Gordon was born in September 1882 in Minneapolis to Hanford Lennox Gordon and Mary Louise Carpenter.  Hanford, a native of New York, was the organizer of the First Minnesota Volunteer regiment during the Civil War, which fought auspiciously at the Battle of Round Top, and later fought in campaigns against the Sioux Indians in Minnesota, being appointed a Brigadier General by President Ulysses S. Grant.

A biography of Hanford Gordon claimed he was made an honorary member of the Sioux, however, and he went on to be a poet and author, writing what were referred to as "Indian poems" in the volume, "Indian Legends and other Poems," a collection called "Laconics," and the novels "The Feast of the Virgins" and "Pauline."  Hanford's first wife, by whom he had a daughter, died in 1877 and he married Mary Carpenter late the following year (in a double wedding including his daughter, no less!)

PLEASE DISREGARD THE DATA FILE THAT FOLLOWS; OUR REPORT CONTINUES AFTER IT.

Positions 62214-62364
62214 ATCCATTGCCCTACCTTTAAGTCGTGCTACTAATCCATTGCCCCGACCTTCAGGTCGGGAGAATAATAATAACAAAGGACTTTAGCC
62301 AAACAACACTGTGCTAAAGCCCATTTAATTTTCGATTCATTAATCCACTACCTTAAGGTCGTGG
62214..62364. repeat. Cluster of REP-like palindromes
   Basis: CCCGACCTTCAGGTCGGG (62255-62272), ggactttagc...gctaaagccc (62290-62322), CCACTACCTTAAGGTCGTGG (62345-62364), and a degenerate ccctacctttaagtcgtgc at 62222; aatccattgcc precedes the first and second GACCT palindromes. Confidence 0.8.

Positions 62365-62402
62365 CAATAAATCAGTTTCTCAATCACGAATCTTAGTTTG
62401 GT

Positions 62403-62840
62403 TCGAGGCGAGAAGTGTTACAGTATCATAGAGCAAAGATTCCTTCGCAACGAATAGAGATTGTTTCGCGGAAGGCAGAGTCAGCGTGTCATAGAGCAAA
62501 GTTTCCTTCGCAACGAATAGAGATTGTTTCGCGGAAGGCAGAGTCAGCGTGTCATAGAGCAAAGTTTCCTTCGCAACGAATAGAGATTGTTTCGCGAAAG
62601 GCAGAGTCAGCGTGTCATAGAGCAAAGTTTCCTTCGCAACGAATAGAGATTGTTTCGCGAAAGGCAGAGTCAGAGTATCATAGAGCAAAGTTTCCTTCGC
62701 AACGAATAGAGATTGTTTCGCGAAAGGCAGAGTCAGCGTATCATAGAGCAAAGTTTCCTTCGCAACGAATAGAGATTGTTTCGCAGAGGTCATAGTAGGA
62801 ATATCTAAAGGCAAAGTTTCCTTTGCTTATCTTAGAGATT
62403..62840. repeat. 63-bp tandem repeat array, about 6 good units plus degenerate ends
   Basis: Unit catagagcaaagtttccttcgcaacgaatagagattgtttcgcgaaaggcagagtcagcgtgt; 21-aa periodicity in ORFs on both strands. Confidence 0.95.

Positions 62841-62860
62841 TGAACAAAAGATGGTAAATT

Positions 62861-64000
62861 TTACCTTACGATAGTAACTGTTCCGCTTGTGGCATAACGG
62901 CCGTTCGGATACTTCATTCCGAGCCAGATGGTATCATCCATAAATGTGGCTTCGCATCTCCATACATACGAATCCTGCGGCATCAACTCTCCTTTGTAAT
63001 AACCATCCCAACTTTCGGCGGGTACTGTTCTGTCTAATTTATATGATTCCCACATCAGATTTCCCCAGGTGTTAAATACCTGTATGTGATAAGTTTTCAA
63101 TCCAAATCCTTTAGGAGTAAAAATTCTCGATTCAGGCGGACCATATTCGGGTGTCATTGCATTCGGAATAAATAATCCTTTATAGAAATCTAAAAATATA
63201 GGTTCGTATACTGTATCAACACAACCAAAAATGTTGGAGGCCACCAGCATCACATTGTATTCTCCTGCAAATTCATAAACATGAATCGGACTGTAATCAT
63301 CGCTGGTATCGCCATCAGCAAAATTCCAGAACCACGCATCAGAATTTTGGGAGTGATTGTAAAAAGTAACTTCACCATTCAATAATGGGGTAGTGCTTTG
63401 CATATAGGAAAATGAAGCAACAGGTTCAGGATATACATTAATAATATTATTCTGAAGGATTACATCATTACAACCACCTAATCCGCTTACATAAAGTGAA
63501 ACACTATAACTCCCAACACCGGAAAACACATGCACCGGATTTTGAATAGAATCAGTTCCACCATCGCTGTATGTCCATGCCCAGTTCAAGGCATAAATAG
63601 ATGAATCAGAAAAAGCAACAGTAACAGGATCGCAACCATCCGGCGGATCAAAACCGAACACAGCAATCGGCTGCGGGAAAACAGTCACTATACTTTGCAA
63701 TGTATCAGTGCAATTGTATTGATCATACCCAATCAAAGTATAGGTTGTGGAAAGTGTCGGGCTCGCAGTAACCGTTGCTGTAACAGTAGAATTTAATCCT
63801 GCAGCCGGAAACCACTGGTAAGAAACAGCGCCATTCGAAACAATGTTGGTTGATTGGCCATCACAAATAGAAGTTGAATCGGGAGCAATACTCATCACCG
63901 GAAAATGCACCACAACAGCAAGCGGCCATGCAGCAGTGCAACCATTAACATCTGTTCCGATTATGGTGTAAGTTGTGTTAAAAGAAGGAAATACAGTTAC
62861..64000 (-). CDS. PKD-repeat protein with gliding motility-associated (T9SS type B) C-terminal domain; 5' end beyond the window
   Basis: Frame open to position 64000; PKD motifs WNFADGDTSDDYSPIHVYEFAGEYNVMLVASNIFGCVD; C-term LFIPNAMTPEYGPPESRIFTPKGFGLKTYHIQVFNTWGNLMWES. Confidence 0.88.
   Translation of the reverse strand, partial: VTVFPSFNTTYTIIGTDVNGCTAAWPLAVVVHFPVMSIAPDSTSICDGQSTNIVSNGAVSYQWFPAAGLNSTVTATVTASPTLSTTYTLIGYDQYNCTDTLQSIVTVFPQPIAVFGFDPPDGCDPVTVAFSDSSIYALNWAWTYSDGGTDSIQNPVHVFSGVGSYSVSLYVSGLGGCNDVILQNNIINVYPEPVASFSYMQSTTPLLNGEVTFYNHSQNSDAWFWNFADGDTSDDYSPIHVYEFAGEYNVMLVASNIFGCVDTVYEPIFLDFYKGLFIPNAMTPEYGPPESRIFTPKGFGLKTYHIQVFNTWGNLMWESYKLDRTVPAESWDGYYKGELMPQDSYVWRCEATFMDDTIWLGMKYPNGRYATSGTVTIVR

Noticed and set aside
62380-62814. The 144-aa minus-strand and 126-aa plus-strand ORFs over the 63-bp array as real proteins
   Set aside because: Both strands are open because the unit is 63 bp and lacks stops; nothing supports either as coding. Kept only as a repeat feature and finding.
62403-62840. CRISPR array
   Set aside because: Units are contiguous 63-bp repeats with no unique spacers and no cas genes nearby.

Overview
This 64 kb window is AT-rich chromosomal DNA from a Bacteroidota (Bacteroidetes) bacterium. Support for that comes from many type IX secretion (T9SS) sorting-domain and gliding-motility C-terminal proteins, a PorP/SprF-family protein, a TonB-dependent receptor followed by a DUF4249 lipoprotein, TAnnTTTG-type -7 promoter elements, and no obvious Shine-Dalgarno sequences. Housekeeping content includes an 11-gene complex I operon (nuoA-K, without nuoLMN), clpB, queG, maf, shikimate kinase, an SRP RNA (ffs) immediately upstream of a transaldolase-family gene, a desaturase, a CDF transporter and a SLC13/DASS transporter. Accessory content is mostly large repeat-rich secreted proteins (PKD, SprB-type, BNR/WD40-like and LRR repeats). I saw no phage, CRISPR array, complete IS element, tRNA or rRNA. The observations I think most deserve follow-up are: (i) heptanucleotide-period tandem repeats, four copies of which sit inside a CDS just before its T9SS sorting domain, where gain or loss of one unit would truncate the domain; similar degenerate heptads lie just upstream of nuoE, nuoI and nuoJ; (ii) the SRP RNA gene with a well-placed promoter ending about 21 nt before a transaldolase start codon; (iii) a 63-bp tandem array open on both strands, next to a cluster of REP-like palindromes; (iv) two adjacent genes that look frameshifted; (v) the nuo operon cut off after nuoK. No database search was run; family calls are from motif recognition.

Hanford Gordon became a lawyer in Ithaca, New York and then practiced in Minneapolis and made his fortune representing James J. Hill, one of the most powerful men in America during much of the late 1800s as president of the Great Northern Railway and who was known as "The Empire Builder."

He also did very well in the lumber business and was a mover and shaker in the Minnesota Republican Party (which was then generally more liberal than the Democrats) and served in Congress.  With his financial situation more than lucrative, Hanford moved his family to California, starting in San Jose, although he divorced Mary and relocated to Los Angeles, and married a much younger woman, Nellie Kennedy, whom he also divorced in 1906.